What is the Barbell Strategy?
I first read about the barbell strategy in Nassim Nicholas Taleb’s book The Black Swan. In it he claims basically that investments should be mostly (80%) safe, with a few (20%) very risky, but none in the intermediate. This strategy works for me with my investments where I have 20% in risky stocks (growth, emerging, etc), 80% in safe stocks (bonds, etc), and none (0%) in between . But what does this have to do with photography?
You can apply this same principle to your photography both in post-processing and during capture!
How to Apply This Strategy
In lighting of a outdoor scene, for example, an overcast day is worst. This is when the bulk of the lighting is in the median (think non-barbell). The best time is when there is both light and dark areas – high dynamic range, and a “barbell” distribution of light (that is, at both extremes, but not overly so). (I’ll address this later – for now, read on.)
This doesn’t necessarily mean high-contrast scenes or black-and-white are what I am proposing. What it does mean is that when you approach the two extremes, having light and dark in your photo, the photo gets better!
And this is the principle behind improving your photos in post-processing as well. Think about it – don’t we strive to have the colors “pop” and great “definition” (sharpness and focus) ? Of course. This is what you should strive for in each photo (unless for some artistic reasons to not). In the post-processing software, controls are designed to do just this on average-looking photos:
- Vibrance in Lightroom – increases the saturation of the least-saturated colors but not all, thereby creating a barbell effect of color.
- Tone curves in Lightroom – increases the difference in luminance in a photo, thereby creating a barbell effect of luminance.
- Clarity in Lightroom – increases the contrast based on existing brightness of the midtones only, thereby creating a barbell effect of contrast.
Here is a photo of some birds in Florida from my Lightroom desktop, showing the histogram (upper right) with peaks at both ends, and you can see the photo is dramatically better than any photo with a centered histogram. This is because I’ve taken the light and dark areas to extremes, but not to clipping – no highlights or shadows are clipped (nearly-so,yes, but not clipped). What this does is it takes in the full dynamic range of the image.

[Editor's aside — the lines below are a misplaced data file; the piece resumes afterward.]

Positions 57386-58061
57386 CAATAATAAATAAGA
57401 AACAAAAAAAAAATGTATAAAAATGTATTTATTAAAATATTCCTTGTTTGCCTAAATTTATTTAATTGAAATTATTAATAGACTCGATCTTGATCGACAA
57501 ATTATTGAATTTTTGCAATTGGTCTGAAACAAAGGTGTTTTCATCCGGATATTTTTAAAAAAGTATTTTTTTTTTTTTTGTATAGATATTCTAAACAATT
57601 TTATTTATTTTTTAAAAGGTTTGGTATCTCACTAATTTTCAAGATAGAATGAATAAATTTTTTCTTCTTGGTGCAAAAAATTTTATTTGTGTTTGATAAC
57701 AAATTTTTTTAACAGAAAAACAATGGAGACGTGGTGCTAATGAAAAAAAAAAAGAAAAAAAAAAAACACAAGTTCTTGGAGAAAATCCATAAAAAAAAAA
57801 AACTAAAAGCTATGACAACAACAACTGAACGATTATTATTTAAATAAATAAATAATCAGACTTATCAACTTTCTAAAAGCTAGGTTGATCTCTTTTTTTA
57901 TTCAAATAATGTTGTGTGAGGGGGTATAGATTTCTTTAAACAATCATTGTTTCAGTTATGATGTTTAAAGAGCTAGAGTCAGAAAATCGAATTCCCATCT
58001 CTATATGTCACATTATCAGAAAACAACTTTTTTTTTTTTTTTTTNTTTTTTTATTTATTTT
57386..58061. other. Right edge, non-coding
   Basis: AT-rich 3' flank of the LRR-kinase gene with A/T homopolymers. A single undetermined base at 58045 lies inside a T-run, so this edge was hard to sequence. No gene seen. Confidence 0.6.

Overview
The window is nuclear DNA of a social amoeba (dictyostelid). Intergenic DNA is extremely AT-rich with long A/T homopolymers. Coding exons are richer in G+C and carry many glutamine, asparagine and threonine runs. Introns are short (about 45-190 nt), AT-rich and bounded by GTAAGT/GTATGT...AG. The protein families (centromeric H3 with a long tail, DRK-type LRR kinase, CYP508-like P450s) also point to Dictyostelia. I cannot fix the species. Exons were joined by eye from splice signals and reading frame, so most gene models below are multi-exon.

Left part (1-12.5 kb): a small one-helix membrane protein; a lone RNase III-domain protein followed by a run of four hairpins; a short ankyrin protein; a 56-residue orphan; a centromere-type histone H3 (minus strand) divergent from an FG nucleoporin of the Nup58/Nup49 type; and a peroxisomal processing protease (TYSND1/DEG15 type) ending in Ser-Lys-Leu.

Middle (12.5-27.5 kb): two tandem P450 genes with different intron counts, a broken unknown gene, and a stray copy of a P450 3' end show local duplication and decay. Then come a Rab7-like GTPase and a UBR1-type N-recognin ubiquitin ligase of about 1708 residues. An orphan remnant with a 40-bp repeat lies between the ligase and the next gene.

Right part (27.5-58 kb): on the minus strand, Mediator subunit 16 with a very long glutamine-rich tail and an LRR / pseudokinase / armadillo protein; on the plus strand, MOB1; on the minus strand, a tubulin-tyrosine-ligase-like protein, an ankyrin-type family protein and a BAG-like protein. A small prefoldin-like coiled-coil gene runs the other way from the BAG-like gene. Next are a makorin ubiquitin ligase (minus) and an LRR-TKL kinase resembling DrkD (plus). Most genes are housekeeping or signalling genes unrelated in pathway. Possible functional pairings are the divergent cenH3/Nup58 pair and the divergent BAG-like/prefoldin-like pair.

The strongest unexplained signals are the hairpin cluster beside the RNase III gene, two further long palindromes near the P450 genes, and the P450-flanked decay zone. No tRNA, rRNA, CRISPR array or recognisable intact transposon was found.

Don’t believe me? O.k. Here is a photo from my Lightroom desktop, taken at the same time, same subject, same camera settings, but not adjusted in Lightroom. You can see that the histogram is mostly in the center and not very close to either end. This makes the photo appear “flat” that you can translate to mean “without life.” This is horrible for a photo (unless you are going for that kind of thing).
It doesn’t end here though. This can (and should) apply to your composition at capture as well. Every photographer should know that 99% of the time, midday lighting on a sunny day is bad. Also, 99% of the time, an overcast day gives unacceptable lighting. Why? Look at the histogram on your camera before you shoot and you’ll find that it’s centered. All of the luminance is in the midtones. You’re going to get “flat-looking” photos and you’re going to have to do some work on them in Lightroom. There’s nothing wrong with that because sometimes those types of photos are all that you can get, but try to get photos when the lighting works in your favor and gives you that wide spread of light and dark with peaks at either end of your histogram. When you have this much dynamic range in a photo, you’ll find you don’t have to do as much with it in post-processing, and if you do tweak it later in Lightroom, you’ll get more dramatic results than if you started with a “flat” photo.
Here’s what to look for and what not to look for when setting up a shot to take advantage of the barbell strategy for composition:
- Avoid overcast lighting (flat and dull, including hazy and foggy days).
- Avoid midday lighting (sun directly overhead with almost no shadows).
- Shoot during the “golden hours” around sunrise and sunset.
- Look for light and dark areas in the scene. Shadows often provide the dark areas, but these can be from other natural features as well such as patchy sunlight, selective lighting, bright reflections etc.
- Look at your camera’s histogram for peaks at either end – light and dark. Center the histogram using exposure compensation, but don’t move the peaks toward the center from either end.
- Experiment with different angles and positions to achieve the highest dynamic range (again, a histogram with peaks toward either end).
By following the barbell strategy, you can push your photos to their maximum dynamic ranges – creating more spectacular images!
Thank you for reading what I wrote – I hope you enjoyed it!